Taking a leaf from animals like dolphins and pilot whales that are known to have anti-fouling skins, researchers from A*STAR's Industrial Consortium On Nanoimprint (ICON) are using nanotechnology to create synthetic, chemical-free, anti-bacterial surfaces. The surfaces can reduce infections caused by pathogens such as S. aureus and E. coli and can be used on common plastics, medical devices, lenses and even ship hulls. Conventional methods for preventing bacterial surface attachment may use potentially harmful metal ions, nanoparticles, chemicals or UV-radiation.
Nanoimprint technology, a form of nanotechnology, is a simple technique that has been developed by IMRE to make complex nanometer-sized patterns on surfaces to mimic the texture of natural surfaces. This gives the engineered material 'natural' properties such as luminescence, adhesiveness, water-proofing and anti-reflectivity.
The anti-bacterial surfaces research is ICON's second industry-themed project and will involve A*STAR's Institute of Materials Research and Engineering (IMRE) and companies like Nypro Inc (USA), Hoya Corporation (Japan), Advanced Technologies and Regenerative Medicine, LLC (ATRM) (USA), NIL Technology ApS (Denmark) and Akzo Nobel (UK). This is also the first time that 3 local polytechnics, namely Singapore Polytechnic, Temasek Polytechnic and Ngee Ann Polytechnic are working with the consortium partners, under a special arrangement.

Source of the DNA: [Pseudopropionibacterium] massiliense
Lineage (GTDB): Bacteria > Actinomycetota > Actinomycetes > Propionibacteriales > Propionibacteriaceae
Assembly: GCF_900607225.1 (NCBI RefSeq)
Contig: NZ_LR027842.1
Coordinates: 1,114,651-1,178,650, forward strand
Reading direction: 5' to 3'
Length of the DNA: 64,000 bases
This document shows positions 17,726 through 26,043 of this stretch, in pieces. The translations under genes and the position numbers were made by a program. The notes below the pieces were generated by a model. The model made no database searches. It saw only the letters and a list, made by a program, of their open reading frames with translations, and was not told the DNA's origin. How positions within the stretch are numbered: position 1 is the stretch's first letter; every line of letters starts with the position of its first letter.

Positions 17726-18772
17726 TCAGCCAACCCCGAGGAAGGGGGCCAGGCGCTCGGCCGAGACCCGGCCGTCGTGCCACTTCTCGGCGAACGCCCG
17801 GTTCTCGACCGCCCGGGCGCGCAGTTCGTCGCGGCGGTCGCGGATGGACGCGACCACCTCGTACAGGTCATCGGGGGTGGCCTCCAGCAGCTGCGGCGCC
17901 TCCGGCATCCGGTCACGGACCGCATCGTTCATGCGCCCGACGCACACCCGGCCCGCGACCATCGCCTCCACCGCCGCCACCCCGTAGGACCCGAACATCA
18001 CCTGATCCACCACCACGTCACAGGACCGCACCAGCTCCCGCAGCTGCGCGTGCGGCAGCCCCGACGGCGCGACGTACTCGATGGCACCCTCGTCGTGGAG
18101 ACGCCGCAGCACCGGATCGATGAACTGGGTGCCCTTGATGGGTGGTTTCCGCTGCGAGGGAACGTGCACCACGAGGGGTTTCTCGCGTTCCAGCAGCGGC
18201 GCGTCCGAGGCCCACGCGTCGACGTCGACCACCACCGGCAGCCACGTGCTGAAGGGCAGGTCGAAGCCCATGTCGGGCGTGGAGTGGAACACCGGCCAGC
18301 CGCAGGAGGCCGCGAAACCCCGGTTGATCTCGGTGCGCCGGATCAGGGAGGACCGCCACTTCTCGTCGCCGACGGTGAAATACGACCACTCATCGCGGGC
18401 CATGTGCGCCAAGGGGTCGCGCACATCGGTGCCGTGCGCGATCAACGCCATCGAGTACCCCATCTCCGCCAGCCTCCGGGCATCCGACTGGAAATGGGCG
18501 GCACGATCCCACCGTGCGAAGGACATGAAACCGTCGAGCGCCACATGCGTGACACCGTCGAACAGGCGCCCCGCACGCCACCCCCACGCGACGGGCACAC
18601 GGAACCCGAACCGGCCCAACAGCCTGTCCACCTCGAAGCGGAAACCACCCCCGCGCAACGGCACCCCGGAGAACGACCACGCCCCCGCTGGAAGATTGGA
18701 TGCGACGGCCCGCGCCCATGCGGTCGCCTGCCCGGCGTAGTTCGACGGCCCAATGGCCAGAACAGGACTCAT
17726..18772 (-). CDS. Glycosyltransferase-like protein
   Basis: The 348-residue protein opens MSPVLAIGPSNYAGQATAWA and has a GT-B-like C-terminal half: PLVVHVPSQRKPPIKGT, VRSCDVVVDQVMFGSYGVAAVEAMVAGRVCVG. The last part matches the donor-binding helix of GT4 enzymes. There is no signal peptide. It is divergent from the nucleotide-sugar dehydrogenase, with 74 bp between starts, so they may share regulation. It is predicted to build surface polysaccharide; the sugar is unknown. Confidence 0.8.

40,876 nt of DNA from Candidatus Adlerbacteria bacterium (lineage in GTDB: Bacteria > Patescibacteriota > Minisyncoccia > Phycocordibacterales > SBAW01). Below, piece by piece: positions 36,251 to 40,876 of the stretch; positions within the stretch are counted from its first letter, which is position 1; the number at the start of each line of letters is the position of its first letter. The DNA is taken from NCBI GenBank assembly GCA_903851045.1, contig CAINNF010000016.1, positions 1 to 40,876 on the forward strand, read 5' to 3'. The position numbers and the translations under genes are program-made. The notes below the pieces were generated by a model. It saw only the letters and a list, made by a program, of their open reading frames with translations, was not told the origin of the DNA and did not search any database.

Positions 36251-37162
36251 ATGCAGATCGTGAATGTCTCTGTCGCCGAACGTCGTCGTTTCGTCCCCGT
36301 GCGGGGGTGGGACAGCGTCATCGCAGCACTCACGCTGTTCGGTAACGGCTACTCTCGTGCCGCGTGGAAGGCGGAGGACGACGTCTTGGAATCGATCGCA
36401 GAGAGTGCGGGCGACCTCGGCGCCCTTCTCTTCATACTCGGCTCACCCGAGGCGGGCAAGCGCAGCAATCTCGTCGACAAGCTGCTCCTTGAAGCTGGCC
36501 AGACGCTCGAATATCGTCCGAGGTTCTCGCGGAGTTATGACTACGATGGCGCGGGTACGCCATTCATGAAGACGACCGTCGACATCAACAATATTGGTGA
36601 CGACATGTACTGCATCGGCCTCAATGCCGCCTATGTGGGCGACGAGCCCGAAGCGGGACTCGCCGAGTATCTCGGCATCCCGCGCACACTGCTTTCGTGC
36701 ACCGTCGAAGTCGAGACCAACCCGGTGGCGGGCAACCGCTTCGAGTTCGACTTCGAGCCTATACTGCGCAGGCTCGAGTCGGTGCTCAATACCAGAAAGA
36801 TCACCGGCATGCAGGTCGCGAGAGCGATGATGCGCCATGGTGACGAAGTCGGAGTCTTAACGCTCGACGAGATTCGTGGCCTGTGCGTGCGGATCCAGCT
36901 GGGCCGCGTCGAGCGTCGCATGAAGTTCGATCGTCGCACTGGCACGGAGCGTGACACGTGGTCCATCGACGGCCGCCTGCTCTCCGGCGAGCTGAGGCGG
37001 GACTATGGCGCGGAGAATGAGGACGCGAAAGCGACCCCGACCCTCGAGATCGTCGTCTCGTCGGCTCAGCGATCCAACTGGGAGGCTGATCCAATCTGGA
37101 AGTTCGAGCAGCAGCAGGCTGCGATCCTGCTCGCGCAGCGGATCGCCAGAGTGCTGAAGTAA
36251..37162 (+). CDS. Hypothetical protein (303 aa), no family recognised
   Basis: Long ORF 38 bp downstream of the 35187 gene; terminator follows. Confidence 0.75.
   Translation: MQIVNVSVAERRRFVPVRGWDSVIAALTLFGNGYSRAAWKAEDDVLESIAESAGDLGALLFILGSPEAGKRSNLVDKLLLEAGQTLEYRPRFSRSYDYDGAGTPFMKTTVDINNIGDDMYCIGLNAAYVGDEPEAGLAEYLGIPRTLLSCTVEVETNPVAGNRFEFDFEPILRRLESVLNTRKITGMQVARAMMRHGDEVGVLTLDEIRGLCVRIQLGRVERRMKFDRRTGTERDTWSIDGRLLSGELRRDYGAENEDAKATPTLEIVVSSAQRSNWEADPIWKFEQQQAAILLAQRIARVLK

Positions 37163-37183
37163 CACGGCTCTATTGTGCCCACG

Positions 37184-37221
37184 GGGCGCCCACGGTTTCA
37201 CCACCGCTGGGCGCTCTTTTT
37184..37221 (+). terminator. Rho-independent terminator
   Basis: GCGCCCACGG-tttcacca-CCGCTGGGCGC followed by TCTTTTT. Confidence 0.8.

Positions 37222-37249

"With millions of years of experience behind her, nature has produced some of the most rugged, adaptable life forms. Who better to learn engineering from than Mother Nature?", said Dr Low Hong Yee, IMRE's Director for Research and Innovation and head of the consortium. She added that the anti-microbial surfaces project will demonstrate the versatility of nanoimprinting technology and its benefits to a wide range of industries.
"The strong support given by industry to this second project and to the cons
|Contact: Mr. Eugene Low|
Agency for Science, Technology and Research (A*STAR), Singapore